- Queen Margrethe recently stripped four of her grandchildren of royal titles, creating tension within the Danish royal family.
- She's since released a statement, apologising for the hurt caused, but standing by her decision amid backlash from her son Prince Joachim, his wife, and children.
- "It is my duty and my desire as Queen to ensure that the monarchy always shapes itself in keeping with the times. Sometimes, this means that difficult decisions must be made," she explained.
The queen of Denmark's decision to strip four of her grandchildren of their titles has sparked unprecedented royal drama in Copenhagen and led her enraged son to air the family's dirty laundry in public.
Queen Margrethe II announced last week that the four children of her youngest son, 53-year-old Prince Joachim, would no longer be able to use the title of prince and princess after 1 January .
She apologised on Monday for the hurt caused.
But Margrethe stood by the decision which was intended to allow Nikolai, 23, Felix, 20 - born from Joachim's first marriage - Henrik, 13, and Athena, 10, to live normal lives without royal obligations.
The move followed a trend among other European royal families to slim down their monarchies, including in Britain where the Windsors face their own family feud.
"Holding a royal title involves a number of commitments and duties that, in the future, will lie with fewer members of the royal family," Europe's only reigning queen said in a statement.
My decision has been a long time coming. With my 50 years on the throne, it is natural both to look back and to look ahead. It is my duty and my desire as Queen to ensure that the monarchy always shapes itself in keeping with the times. Sometimes, this means that difficult decisions must be made, and it will always be difficult to find the right moment.
Holding a royal title involves a number of commitments and duties that, in the future, will lie with fewer members of the royal family. This adjustment, which I view as a necessary future-proofing of the monarchy, I want to take in my own time.
I have made my decision as Queen, mother and grandmother, but, as a mother and grandmother, I have underestimated the extent to which much my younger son and his family feel affected. That makes a big impression, and for that I am sorry.
No one should be in doubt that my children, daughters-in-law and grandchildren are my great joy and pride. I now hope that we as a family can find the peace to find our way through this situation.
But Prince Joachim saw it as a snub and was quick to speak out in the media.
"On May 5 I was presented with a plan. That this whole issue of my children's identity would be removed when they each turned 25. Athena will turn 11 in January." he told Danish tabloid B.T.
"Then, I received five days' notice" that the decision had been accelerated.
His first wife Alexandra also told B.T. she and her children were "shocked", while her eldest son expressed his sadness.
"I'm very bewildered as to why this had to happen like this," Nicolai told tabloid Ekstra Bladet.
The outpourings sparked surprise in the Scandinavian country, coming just days after the hugely popular royal family had celebrated the queen's 50th anniversary on the throne with pomp and smiles.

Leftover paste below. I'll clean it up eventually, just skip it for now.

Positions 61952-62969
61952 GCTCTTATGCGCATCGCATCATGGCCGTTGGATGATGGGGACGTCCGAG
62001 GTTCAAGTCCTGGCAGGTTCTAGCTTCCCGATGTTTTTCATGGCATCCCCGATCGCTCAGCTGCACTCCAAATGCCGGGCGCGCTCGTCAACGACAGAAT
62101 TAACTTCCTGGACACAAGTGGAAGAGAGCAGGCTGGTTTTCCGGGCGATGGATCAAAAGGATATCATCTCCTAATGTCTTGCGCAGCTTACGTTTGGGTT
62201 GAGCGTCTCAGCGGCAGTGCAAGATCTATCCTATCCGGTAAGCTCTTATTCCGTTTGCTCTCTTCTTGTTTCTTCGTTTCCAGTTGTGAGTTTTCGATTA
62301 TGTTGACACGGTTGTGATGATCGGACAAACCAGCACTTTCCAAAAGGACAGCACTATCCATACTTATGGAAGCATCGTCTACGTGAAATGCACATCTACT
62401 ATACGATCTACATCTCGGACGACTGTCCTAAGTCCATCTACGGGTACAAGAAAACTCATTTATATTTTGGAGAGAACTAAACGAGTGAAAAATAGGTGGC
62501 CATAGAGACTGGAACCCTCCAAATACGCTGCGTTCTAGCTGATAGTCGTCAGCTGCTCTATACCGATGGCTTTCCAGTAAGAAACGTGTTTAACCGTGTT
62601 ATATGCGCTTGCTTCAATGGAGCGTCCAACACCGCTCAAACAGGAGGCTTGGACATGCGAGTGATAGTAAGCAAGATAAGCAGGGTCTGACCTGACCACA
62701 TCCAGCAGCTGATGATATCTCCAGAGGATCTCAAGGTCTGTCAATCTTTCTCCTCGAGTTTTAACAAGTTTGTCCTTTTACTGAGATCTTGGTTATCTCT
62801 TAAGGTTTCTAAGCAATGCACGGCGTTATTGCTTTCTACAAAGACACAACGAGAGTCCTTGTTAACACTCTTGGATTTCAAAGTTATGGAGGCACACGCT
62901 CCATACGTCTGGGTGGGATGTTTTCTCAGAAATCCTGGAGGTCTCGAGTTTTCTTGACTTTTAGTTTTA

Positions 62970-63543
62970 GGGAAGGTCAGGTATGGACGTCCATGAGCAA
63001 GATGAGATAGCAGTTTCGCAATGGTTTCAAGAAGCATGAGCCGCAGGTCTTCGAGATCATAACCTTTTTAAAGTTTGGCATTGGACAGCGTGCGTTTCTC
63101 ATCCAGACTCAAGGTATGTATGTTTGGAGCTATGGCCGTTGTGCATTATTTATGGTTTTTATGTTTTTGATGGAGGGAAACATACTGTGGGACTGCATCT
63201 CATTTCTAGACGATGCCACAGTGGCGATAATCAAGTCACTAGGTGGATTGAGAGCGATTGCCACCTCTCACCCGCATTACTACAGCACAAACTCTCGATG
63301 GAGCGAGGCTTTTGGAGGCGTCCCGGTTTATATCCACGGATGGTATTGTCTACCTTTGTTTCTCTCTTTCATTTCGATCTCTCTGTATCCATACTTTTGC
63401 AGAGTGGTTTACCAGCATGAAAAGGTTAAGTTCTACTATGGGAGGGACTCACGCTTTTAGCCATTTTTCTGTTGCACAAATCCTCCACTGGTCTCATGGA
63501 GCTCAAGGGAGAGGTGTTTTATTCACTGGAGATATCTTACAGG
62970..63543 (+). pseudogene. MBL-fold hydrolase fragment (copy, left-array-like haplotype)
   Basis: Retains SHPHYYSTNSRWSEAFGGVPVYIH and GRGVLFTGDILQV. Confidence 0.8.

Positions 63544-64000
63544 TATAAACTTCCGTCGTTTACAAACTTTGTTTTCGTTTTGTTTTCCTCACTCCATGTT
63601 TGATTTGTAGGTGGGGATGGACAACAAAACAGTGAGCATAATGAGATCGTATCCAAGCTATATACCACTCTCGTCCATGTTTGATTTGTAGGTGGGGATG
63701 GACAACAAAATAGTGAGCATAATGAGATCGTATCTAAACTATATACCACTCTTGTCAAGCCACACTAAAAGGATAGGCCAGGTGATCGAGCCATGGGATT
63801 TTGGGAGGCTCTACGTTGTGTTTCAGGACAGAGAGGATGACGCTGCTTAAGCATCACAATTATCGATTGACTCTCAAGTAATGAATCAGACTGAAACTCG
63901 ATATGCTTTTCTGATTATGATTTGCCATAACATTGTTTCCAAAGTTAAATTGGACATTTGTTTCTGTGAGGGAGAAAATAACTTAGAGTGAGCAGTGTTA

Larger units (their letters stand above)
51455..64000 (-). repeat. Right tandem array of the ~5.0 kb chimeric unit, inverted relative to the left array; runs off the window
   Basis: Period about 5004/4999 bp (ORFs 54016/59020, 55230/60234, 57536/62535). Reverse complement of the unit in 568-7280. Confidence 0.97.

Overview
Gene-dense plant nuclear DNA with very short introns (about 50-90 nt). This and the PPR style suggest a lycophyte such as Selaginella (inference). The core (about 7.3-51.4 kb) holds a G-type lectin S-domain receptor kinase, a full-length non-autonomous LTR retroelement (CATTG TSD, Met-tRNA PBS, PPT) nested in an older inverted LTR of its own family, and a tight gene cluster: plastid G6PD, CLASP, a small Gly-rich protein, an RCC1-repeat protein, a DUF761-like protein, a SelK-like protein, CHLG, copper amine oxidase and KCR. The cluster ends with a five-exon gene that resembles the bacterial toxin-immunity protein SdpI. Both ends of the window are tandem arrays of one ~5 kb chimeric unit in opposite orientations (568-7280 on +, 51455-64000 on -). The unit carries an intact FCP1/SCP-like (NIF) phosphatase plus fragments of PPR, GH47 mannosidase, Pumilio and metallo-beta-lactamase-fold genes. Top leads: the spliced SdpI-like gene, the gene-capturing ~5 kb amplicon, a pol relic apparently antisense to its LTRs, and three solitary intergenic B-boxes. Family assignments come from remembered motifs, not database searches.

There is "no tradition in Denmark of members of the royal family discussing with each other in public," historian Lars Hovbakke Sorensen told AFP.
Prince Joachim said he had "unfortunately" had no contact with his mother or elder brother Crown Prince Frederik since the queen's announcement.
"It's also family. Or whatever one could call it," he told B.T.
In another swipe, his French-born wife Princess Marie said the couple's relationship with Crown Prince Frederik and his Australian-born wife Mary was "complicated".
The media then dug up another old family spat, namely Joachim and Marie's claims that their 2019 move to Paris - where Joachim is the Danish embassy defence attache - was not of their "own choice".
Yet the queen's decision did not surprise royal watchers.
It's "natural, reasonable and necessary," said historian Sebastian Olden-Jorgensen.
The queen's four other grandchildren born to Crown Prince Frederik, 54, will retain their titles.
Back in 2016 the queen decided however that when they come of age only the future king, Prince Christian, will receive an appanage.
Stripping Joachim's children's titles is just another move in the same direction, experts said.
"She has wisely chosen to do this herself and not to leave it to her successor, the Crown Prince," Olden-Jorgensen said.
"It is much easier for her to do to this to her son than for him to do it later to his brother," he added.
'Total breakdown in communication'
Nonetheless, the heated reactions by Joachim's family "indicate there is a conflict and a total breakdown in communication," columnist Jacob Heinel Jensen wrote in B.T.
The queen's apology on Monday came in a statement.
"I have underestimated the extent to which my younger son and his family feel affected... and for that I am sorry," she said.
"I now hope that we as a family can find the peace to find our way through this situation."
An opinion poll conducted by Voxmeter suggested 50.6 percent of Danes support her decision while 23.3 percent disagree.
This is not the royal family's first scandal, though rarely have they been so sensational.
In 2002, the late Prince Consort Henrik made headlines when he fled to his chateau in southern France to "reflect on life", complaining he didn't receive enough respect in Denmark, after Crown Prince Frederik was chosen to represent the queen at a New Year's ceremony instead of him.
And just months before his 2018 death, Henrik, who suffered from dementia, announced he did not want to be buried next to his wife because he was never made her equal.